What is the indication for rapid-acting agents for the treatment of hypertensive disorders of pregnancy?

Updated: Jun 12, 2018
  • Author: Michael P Carson, MD; Chief Editor: Edward H Springel, MD, FACOG  more...
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Answer

Answer

If a pregnant woman's blood pressure is sustained greater than 160 mm Hg systolic and/or 110 mm Hg diastolic at any time, lowering the blood pressure quickly with rapid-acting agents is indicated for maternal safety. [4] Anticonvulsant therapy may be undertaken in the setting of severe preeclampsia (primary prophylaxis) or in the setting of eclamptic seizures (secondary prophylaxis). The most effective agent is IV magnesium sulfate; phenytoin is an alternative, although less effective, therapy.

Methyldopa has an established safety record, but it is a mild antihypertensive with a slow onset of action, and associated fatigue may limit patient tolerability of this medication.

Labetalol has a more rapid onset of action, may be given orally or parenterally, and is generally preferred as a first-line agent. [22] One retrospective case-control propensity-score matched study evaluated the association between late trimester exposure to beta-adrenergic blockade with labetalol, metoprolol, and atenolol. and neonatal bradycardia or hypoglycemia. There was a small association between labetalol and neonatal hypoglycemia, the absolute rate in the exposed group was 4.3% versus 1.2% in the nonexposed propensity-score matched group. Labetalol is an effective well tolerated medication that can still be considered a first line agent, and as with any maternal medication, maternal medications should be reviewed by the pediatrician to determine proper neonatal monitoring. [23]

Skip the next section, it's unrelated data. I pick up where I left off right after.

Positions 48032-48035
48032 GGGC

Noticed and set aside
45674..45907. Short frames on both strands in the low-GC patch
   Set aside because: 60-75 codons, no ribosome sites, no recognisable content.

The association between these medications and neonatal hypoglycemia is limited by higher respective prevalences of preexisting and gestational diabetes in the exposed vs. unexposed groups (13.9% vs. 3.8% and 20.6% vs. 8.3%). In spite of a sensitivity analysis, women with diabetes are more likely to have their infants screened for hypoglycemia, so a detection bias cannot be totally excluded. [23]


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